That great old Beatles song could have been written about young Pip Archer, Lolita of this parish. Not only will she be seventeen in a matter of days, as she keeps bloody reminding us (all RIGHT Pip, we’ll get you a present, do stop going on), but, as Paul McCartney sang, ‘The way she looks, is way beyond compare’. Ever since Pip gave herself a makeover, we’ve been treated to parental shock and outrage, as David rummages in the cliché box and comes up with, ‘You’re not going out looking like THAT’ and ‘Is that a skirt or a belt?’
We’ve also had running commentaries from seemingly unconnected bystanders regarding the merits of Pip wearing shorts with tights, which have gone on so long and so favourably, the whole storyline must surely have been sponsored by the, er, shorts and tights industry.
Anyway, all this tarting-up has paved the way for new-look (or perhaps New Look, which presumably has a branch in Felpersham) Pip to get off with an older man. ‘He’s TWENTY-EIGHT’, yells David at random intervals, often out of context.
Ruth: ‘Have we got enough feed for the pigs, Dee-vid?’
David: ‘He’s TWENTY-EIGHT, for god’s sake!’
Ruth: ‘I know, pet.’
You can hear the joy in Timothy Bentinck’s voice. As David, he usually has little more to do than sigh wearily at the appearance of Linda waving committee papers, or respond primly in his role as Brian’s reluctant confidante. No wonder he’s putting his all into it now he’s been given the chance for some really good shouting and sulking. ‘I’m going to knock him down!’ he yelled, Oedipally, when he saw Jude kissing his own little Pipsqueak. His ranting went up yet more notches when Pip hinted she preferred a social life to providing a free lambing service. David’s up to 11 already so I don’t know where he’s going to go when he discovers the inevitable packet of Pills in her room.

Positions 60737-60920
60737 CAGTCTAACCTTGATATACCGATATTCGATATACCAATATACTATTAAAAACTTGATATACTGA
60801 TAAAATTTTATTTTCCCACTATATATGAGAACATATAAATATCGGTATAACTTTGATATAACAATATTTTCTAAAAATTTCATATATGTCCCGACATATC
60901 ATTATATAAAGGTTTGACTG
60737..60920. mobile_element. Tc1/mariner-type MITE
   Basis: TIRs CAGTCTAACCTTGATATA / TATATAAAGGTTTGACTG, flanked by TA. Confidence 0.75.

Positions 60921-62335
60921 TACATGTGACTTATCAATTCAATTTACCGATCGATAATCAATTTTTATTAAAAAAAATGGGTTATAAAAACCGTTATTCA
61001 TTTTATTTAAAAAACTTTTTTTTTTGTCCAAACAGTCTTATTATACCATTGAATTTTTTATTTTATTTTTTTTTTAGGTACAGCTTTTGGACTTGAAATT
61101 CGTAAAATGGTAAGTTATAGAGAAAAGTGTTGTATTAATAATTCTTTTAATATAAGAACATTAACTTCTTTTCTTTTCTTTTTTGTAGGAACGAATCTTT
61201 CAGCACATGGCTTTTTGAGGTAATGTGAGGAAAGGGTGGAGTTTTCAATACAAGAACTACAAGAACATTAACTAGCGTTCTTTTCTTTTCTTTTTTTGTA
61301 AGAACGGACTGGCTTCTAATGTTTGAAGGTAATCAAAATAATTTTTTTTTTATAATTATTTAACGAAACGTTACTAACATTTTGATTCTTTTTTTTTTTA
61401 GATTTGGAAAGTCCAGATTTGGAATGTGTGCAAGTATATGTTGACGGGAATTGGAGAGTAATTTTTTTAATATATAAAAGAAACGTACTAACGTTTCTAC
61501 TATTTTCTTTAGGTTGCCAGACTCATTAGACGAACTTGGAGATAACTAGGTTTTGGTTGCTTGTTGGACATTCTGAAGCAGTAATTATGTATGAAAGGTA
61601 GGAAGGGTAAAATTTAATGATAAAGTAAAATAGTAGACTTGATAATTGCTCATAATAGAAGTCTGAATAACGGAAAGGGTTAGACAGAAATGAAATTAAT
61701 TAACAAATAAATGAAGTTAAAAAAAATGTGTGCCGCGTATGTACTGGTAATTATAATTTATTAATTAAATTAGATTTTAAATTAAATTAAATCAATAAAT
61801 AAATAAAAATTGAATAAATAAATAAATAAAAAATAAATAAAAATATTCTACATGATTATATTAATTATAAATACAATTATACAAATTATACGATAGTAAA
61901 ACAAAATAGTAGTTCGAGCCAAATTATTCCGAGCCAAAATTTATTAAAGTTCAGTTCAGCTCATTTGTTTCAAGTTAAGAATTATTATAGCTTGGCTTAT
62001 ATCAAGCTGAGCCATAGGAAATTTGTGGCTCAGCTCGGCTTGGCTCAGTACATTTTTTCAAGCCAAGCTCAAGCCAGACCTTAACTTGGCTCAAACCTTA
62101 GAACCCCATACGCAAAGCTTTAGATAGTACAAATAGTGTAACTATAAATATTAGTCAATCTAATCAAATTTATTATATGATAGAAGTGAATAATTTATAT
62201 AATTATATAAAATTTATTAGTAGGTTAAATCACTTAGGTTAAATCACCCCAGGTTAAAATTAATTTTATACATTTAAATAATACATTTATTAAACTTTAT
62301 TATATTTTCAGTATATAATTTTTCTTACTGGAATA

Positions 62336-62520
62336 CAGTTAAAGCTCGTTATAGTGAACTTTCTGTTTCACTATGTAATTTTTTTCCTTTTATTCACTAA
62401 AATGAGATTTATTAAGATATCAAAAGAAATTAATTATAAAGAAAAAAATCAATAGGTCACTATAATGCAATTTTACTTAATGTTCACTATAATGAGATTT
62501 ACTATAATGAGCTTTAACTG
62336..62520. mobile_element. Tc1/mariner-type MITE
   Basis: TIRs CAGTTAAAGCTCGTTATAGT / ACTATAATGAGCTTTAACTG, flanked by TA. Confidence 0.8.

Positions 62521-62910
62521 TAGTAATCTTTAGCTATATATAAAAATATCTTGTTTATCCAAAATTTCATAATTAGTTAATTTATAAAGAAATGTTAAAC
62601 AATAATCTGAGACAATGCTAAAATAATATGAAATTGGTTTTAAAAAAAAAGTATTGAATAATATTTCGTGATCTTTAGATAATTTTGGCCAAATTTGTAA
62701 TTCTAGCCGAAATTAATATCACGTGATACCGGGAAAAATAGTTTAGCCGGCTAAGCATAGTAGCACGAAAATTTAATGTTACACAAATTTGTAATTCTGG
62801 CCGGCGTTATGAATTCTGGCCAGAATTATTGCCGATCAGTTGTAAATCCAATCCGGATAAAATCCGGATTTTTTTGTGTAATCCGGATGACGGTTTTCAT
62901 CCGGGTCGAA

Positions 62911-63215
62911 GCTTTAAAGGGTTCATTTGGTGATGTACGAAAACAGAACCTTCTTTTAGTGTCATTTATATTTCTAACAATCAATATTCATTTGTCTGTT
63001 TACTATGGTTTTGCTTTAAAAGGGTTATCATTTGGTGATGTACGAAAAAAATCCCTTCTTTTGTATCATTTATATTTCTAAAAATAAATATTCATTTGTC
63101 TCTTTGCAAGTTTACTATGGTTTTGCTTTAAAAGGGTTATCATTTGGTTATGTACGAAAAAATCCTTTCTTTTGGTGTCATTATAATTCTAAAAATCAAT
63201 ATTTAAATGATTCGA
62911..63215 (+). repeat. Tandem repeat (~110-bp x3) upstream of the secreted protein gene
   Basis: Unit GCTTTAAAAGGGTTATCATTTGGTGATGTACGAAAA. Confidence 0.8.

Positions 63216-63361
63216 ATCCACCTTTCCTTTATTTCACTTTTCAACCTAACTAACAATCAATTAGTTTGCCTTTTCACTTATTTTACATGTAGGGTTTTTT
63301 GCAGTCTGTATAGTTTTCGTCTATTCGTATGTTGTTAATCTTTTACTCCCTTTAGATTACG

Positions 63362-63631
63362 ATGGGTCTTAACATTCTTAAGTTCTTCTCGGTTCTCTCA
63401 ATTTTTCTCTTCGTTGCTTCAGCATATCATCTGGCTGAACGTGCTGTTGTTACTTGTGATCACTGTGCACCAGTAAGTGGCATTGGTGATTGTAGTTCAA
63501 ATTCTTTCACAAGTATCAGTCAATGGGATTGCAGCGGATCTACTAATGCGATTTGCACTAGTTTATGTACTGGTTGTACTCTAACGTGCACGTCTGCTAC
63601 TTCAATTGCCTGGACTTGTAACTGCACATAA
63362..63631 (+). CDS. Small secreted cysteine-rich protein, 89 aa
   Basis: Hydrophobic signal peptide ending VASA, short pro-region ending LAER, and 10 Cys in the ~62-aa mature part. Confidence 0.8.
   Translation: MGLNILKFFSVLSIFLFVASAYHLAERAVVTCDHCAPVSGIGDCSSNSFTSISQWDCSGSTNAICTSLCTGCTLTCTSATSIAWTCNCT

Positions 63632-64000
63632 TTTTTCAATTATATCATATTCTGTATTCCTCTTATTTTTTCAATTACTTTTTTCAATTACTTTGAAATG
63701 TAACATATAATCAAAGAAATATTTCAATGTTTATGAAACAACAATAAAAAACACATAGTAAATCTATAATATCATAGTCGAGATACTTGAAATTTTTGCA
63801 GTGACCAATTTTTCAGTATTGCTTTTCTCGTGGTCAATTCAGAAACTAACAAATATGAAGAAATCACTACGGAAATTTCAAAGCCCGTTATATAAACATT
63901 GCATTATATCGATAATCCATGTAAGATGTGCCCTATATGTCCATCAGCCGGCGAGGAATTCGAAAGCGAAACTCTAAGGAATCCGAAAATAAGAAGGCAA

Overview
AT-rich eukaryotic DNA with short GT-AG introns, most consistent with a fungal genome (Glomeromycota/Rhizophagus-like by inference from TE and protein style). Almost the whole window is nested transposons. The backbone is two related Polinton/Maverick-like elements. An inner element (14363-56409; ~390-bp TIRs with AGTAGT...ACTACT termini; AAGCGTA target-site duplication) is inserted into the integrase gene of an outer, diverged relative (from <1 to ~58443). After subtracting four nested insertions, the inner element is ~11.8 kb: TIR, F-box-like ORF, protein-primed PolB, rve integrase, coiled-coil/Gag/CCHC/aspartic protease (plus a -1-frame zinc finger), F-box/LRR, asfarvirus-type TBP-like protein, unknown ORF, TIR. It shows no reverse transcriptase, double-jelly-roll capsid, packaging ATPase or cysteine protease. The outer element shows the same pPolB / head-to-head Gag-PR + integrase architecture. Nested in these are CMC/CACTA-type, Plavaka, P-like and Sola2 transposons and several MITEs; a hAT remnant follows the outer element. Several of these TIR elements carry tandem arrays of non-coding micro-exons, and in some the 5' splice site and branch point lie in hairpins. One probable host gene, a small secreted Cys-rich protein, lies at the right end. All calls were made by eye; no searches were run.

Ruth, meanwhile, believes that blessed are the fence-sitters. When she’s with David she slags off Pip; when she’s with Pip she speaks of David as though he had learning difficulties and they must all be very gentle and speak ver-y slow-ly. Actually, and I never thought I’d say this, I’ve warmed slightly to Ruth over this whole thing; she’s acting like a proper parent for the first time, even if it is by trying to be all things to all family members. Anyway, it won’t last (my residual warmth, I mean), but it feels interestingly weird right now.
I’m looking forward to hearing how Phil’s death (at last!) impacts on the fragile Archer dynamic. (By the way, wasn’t it much more shocking than Phil dying to hear Jill chatting about Banksy?) Reminiscences about how it seems only moments ago that Phil and young Pip were bashing out tunes together on the old joanna will be all the more poignant with the reflection that she’s now a slapper who’s knocking about with a chap eleven years her senior. I will be sore disappointed if Phil’s passing is thrown away by bringing everyone together. I don’t want the arguments and door-slamming to stop. I’m loving Pip’s new-found teen persona – better late than never – and very much enjoying Ruth and David’s different ways of mis-handling it.
It surely can’t be long before we hear from Jude the currently Obscure, with his sports car, his esoteric interests and his penchant for jailbait. And it can’t be long before we get the fight scene we’re all gagging for: David giving the young-ish cad a good thumping while Ruth, Ben and Josh stand round singing ‘na, na na nanana na’ from the end of Hey Jude.
Posted by Qwerty (Other Archers posts here)